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How the Black Power Protest at the 1968 Olympics Killed Careers

February 22, 2018 in History

By Erin Blakemore

Mexico City police beating a protester during a student march days before the military gunned down hundreds of students during a similiar peaceful march at Tlatelolco Plaza in Mexico City. (Credit: AP Photo)

It’s an iconic image: Two athletes raise their fists on the Olympic podium. The photograph, taken after the 200 meter race at the 1968 Summer Olympics in Mexico City, turned African-American athletes Tommie Smith and John Carlos from track-and-field stars into the center of a roiling controversy over their raised-fist salute, a symbol of black power and the human rights movement at large.

But look in the photo and you’ll see another man as well: silver medalist Peter Norman, a white Australian runner. Norman didn’t raise his fist that day, but he stood with Smith and Carlos. Though his show of solidarity ended up destroying Norman’s career, the three athletes’ actions that day would be just one in a line of protests on the athletic stage.

Smith and Carlos, who had won gold and bronze, respectively, agreed to use their medal wins as an opportunity to highlight the social issues roiling the United States at the time. Racial tensions were at a height, and the Civil Rights movement had given way to the Black Power movement. African-Americans like Smith and Carlos were frustrated by what they saw as the passive nature of the Civil Rights movement. They sought out active forms of protests and advocated for racial pride, black nationalism and dramatic action rather than incremental change.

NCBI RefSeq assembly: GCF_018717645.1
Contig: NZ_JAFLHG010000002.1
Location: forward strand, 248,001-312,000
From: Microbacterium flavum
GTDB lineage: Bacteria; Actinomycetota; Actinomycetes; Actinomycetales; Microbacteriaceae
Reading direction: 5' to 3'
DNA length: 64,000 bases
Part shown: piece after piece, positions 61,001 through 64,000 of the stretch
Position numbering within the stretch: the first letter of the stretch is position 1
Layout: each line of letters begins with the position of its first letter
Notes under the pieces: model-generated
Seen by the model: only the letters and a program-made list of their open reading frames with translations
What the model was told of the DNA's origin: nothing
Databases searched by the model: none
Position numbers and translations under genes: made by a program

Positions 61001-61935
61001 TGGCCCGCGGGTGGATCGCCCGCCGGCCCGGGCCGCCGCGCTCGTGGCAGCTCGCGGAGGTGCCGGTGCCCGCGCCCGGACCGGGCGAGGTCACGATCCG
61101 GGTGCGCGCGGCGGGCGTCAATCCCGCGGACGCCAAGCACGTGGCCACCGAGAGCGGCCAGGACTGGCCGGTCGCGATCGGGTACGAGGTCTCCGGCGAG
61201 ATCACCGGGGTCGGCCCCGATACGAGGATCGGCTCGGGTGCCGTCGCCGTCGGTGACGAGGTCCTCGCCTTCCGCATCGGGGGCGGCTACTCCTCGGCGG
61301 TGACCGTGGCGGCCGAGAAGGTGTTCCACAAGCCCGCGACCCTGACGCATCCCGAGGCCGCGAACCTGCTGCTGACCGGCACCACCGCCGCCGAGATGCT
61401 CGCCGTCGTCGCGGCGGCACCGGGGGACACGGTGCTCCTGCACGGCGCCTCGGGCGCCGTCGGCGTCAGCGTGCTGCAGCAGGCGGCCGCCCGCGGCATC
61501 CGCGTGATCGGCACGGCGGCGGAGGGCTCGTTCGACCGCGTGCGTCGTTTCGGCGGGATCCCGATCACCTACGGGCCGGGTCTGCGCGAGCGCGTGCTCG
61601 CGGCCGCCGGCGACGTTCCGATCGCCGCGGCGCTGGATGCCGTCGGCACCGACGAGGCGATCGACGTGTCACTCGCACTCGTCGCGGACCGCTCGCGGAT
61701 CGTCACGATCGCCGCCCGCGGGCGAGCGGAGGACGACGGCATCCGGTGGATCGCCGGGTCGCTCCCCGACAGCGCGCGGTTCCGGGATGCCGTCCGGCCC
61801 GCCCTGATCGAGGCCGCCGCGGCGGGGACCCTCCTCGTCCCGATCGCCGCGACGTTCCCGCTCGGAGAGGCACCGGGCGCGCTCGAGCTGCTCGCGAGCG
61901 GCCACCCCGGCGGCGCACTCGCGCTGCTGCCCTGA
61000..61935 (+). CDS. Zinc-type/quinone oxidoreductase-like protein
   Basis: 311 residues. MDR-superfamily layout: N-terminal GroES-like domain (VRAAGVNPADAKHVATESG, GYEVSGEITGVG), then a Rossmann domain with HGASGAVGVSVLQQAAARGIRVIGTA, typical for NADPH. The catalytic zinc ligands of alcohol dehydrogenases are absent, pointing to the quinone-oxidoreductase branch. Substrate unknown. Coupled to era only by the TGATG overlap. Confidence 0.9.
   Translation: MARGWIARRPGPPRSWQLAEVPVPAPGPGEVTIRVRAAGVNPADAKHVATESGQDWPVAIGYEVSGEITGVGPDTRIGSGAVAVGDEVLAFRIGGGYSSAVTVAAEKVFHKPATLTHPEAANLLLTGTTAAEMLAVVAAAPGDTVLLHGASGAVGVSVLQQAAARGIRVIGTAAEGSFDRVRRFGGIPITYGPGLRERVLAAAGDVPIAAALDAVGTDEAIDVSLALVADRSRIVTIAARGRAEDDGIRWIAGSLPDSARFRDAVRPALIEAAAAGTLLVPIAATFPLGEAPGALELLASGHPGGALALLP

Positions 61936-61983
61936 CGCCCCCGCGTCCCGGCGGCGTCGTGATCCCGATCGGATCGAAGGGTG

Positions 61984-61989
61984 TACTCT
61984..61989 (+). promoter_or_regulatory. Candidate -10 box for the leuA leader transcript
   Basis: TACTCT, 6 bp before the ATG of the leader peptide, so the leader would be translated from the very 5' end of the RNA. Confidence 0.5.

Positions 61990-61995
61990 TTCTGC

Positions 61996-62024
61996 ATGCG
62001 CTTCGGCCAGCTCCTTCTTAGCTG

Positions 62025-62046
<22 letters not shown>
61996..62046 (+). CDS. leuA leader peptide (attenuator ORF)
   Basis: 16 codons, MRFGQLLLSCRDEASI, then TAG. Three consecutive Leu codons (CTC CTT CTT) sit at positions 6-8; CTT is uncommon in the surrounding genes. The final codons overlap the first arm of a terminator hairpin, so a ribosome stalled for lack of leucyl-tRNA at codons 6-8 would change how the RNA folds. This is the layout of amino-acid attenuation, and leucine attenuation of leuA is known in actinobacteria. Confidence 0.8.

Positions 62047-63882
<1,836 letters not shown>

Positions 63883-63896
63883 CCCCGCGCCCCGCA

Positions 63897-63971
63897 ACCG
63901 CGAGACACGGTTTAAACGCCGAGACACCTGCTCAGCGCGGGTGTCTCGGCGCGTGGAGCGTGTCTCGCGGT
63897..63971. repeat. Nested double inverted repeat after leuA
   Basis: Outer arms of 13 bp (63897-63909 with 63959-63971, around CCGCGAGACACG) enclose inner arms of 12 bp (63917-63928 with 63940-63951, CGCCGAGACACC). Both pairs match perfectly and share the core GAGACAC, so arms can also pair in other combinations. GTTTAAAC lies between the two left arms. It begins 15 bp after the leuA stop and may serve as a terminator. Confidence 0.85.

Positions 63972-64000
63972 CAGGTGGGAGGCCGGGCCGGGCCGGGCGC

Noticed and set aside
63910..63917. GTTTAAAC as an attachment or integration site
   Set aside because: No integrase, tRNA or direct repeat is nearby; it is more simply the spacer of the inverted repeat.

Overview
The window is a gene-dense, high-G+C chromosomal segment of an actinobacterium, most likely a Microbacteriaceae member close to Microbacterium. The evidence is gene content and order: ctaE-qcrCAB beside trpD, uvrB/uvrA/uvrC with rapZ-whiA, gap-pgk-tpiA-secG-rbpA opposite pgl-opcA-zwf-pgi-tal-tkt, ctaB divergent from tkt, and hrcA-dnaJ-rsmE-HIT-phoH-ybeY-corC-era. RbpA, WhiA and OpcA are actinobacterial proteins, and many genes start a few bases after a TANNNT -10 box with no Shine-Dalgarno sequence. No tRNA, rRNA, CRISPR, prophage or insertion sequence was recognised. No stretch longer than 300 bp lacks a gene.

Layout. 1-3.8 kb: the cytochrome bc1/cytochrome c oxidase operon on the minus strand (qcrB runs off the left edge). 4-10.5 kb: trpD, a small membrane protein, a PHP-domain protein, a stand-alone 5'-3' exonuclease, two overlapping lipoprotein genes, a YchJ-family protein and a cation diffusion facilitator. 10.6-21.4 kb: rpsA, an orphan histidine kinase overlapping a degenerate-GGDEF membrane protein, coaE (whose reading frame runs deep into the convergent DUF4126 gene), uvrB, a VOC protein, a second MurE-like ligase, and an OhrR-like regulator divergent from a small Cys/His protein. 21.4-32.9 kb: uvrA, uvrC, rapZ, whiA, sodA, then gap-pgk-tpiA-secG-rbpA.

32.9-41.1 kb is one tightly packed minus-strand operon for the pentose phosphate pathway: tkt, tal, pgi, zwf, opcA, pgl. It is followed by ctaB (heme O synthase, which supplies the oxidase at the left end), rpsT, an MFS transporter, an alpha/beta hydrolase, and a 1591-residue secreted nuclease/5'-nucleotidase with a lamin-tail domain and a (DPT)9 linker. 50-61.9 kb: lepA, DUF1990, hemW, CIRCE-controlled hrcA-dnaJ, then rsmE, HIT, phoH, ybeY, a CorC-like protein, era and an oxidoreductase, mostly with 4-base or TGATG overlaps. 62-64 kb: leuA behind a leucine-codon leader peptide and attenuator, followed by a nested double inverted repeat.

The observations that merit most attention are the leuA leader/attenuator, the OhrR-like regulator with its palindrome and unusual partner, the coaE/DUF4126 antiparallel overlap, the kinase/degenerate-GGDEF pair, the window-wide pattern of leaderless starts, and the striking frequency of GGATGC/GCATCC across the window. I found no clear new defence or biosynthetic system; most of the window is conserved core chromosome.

It was only months after the assassination of Rev. Dr. Martin Luther King, Jr., and protests against the Vietnam War were gaining steam as well. In the lead-up to the Olympics, Smith and Carlos helped organize the Olympic Project for Human Rights, a group that reflected their black pride and social consciousness. The group saw the Olympic Games as an opportunity to agitate for better treatment of black athletes and black people around the world. Its demands included hiring more black coaches and rescinding Olympic invitations to Rhodesia and South Africa, both of which practiced apartheid. Though the project initially proposed a boycott of the Olympics altogether, Smith and Carlos decided to compete in the hopes they could use their achievements as a platform for broader change.

Mexico City police beating a protester during a student march days before the military gunned down …read more

Source: HISTORY

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